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All the lonely people, where do they come from?

Canada's culture puts a lot of emphasis on helping others. We grow up hearing that it's important for us to share, and support other people, and to make sure that others feel included and appreciated. With all of this, though, Canada has missed out on one crucial aspect- teaching us that it's okay to ask for help. I know first-hand how scary it can be to ask for help. It puts a person in a vulnerable position: to say "I need some support right now", or "I'm not okay" can make someone feel like they're going to be judged, or like they're not able to be independent. As much as we are encouraged to help others, there's still a stigma against the actual act of asking for help.

I think it's important to remember that asking for help can take many forms. Most people will not hesitate to ask for directions; a form of help that rarely comes with judgement from another person, and does not involve much emotional vulnerability. But to say "I'm feeling lost, I'm feeling alone, I'm feeling bored, and I need social connection" is laying a person's vulnerabilities all out on the table. Some people may feel like asking for help makes them weak; and this is the struggle that is sometimes the hardest to overcome.

I would, however, argue the opposite. To me, asking for help is a sign of strength. It's telling another person that you know what you need, what you're missing, and how you want to get it. It's insightful. At the very basic level, humans are social creatures. We crave, and need, human connection. Up until a month ago, most people had ways to ensure that they had some form of social connection. For some, it was seeing their families regularly. For others, it was something as simple as going to the grocery store and having a few minutes to chat with the cashier. A smile goes a long way, as they say. However, that life has been lurched to a halt. It's hard to see a smiling face behind a face mask. It's hard to see family members that live outside our home. It may be impossible to see your partners, or friends, or other loved ones. Suddenly, those ways of finding social connection have been limited, or removed. But humans are social creatures. And we are adaptable. People are finding ways to feel supported, feel social connection, and feel like they aren't alone. This is why I am adamant that asking for help is a sign of strength. It shows your adaptability. It shows your problem-solving. And it shows that you are human.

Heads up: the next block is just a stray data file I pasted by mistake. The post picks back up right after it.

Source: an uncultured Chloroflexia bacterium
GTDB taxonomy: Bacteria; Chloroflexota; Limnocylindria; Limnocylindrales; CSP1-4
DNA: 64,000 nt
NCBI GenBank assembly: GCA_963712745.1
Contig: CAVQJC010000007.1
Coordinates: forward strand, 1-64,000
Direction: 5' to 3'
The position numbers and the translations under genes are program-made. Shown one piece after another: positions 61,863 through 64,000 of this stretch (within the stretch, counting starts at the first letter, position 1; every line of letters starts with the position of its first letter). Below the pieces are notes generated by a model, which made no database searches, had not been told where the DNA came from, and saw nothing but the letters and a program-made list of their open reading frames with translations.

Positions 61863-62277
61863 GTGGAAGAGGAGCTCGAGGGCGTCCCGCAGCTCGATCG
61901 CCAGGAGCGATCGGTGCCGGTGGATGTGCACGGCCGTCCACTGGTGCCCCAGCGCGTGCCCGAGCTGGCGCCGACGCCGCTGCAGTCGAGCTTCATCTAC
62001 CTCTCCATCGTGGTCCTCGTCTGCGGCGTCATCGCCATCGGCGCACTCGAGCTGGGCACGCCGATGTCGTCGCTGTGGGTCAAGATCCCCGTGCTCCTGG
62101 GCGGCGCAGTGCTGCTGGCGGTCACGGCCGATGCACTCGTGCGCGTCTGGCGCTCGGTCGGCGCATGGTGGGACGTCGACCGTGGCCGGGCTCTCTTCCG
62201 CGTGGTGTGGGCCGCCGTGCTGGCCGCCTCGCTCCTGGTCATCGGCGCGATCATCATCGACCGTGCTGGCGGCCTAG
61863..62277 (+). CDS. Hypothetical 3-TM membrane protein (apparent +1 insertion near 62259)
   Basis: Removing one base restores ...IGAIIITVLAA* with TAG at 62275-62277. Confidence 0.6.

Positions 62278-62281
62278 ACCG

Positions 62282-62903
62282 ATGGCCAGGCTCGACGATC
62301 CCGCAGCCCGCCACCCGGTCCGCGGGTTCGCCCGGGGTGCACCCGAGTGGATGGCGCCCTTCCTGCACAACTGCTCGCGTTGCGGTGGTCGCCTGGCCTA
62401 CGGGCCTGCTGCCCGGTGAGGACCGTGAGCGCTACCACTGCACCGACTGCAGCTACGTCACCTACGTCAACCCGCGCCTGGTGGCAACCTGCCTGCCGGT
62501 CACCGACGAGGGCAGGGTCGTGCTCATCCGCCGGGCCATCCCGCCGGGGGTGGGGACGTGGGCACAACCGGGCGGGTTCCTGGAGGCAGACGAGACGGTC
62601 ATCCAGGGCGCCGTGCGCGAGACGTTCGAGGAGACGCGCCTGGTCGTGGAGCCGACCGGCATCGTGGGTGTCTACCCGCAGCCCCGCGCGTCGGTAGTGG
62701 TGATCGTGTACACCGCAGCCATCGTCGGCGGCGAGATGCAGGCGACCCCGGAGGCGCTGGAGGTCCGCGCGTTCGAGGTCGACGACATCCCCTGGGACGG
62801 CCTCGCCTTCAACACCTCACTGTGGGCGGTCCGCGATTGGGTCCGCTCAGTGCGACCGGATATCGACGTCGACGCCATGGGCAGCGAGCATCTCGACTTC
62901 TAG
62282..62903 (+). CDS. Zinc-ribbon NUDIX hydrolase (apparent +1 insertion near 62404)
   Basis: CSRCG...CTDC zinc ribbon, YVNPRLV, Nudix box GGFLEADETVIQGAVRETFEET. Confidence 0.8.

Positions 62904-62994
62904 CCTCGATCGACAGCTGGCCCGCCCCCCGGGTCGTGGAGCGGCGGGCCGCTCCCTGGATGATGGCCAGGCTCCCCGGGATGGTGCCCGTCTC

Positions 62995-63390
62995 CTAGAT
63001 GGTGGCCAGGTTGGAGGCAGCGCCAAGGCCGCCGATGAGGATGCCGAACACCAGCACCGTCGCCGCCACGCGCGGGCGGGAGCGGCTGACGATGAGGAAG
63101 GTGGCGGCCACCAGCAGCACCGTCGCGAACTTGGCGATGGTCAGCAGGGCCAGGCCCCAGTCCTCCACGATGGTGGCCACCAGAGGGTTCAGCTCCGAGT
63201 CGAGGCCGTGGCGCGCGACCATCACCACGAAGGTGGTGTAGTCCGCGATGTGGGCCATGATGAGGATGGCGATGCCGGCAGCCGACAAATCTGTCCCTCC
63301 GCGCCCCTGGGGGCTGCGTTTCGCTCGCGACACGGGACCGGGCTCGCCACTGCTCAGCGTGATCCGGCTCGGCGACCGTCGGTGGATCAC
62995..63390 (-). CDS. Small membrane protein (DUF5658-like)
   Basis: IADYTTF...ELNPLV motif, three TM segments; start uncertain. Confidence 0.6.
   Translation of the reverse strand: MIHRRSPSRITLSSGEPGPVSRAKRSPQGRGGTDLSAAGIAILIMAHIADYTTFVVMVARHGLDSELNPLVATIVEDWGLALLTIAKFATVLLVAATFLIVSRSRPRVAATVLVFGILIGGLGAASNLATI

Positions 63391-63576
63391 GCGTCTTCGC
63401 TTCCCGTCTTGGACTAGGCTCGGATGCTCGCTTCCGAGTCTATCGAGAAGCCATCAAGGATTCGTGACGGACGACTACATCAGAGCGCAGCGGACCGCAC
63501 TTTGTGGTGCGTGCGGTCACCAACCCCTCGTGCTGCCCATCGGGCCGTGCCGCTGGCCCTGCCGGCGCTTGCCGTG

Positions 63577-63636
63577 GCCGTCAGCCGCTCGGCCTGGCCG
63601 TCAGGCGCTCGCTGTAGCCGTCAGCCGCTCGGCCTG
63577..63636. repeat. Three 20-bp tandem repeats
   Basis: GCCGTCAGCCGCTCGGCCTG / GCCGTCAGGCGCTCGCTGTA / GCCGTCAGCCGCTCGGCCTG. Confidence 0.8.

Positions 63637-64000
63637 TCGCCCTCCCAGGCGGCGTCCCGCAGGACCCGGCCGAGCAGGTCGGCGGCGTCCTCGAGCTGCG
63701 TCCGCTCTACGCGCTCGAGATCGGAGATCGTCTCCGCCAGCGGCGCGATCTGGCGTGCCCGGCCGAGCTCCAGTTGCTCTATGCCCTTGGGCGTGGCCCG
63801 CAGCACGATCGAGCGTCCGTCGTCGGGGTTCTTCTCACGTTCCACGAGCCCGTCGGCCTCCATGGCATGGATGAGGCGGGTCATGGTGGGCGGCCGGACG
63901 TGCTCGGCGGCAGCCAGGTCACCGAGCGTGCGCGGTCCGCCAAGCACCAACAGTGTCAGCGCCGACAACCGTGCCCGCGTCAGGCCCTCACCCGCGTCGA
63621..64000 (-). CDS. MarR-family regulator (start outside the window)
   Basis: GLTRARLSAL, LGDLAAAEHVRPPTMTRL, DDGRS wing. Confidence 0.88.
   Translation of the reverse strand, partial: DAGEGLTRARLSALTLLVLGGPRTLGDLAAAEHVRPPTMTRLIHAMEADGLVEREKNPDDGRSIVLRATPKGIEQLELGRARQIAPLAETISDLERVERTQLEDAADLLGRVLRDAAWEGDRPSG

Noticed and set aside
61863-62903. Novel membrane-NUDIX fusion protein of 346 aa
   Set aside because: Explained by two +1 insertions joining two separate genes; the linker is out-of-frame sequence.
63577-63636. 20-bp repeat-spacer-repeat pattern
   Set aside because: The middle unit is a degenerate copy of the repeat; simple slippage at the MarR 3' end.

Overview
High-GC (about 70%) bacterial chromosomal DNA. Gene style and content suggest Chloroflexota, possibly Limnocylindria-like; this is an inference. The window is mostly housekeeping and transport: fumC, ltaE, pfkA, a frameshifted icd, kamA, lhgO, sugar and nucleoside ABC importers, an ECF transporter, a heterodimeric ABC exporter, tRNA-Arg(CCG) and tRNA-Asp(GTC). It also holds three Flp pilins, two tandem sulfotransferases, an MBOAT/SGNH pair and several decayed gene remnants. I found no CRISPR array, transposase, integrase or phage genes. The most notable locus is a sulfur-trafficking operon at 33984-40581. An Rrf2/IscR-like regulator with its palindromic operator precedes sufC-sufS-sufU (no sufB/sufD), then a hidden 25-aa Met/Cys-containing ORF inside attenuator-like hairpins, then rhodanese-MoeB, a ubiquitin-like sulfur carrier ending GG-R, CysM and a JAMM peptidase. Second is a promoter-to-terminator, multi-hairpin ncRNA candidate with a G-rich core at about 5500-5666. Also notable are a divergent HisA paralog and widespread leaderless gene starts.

It's okay to ask for help. And there is no pre-requisite for "how lonely", or "how bored" or "how isolated" someone has to be to feel like they need extra support. To me, two positive lights are going to show up by the end of this. I think this situation is going to give everyone a new appreciation for their family, friends, loved ones, and social connections. And secondly, I think- and hope- that this situation not only gives the opportunity for people to step up to help, as we have already been seeing, but also gives the opportunity for people to feel comfortable to ask for help from others.

So to answer the question- where do the lonely people come from? Well, they come from anywhere, and everywhere. They come from the basic human need for connection. They come from people feeling like they aren't able to turn to their usual support system for comfort. They come from people who's lives have been changed and they are trying to catch up with the drastic and rapid changes that are taking place. I would argue, though, that a more important question is "Where do the lonely people go?". And I'm hoping that they come to us.

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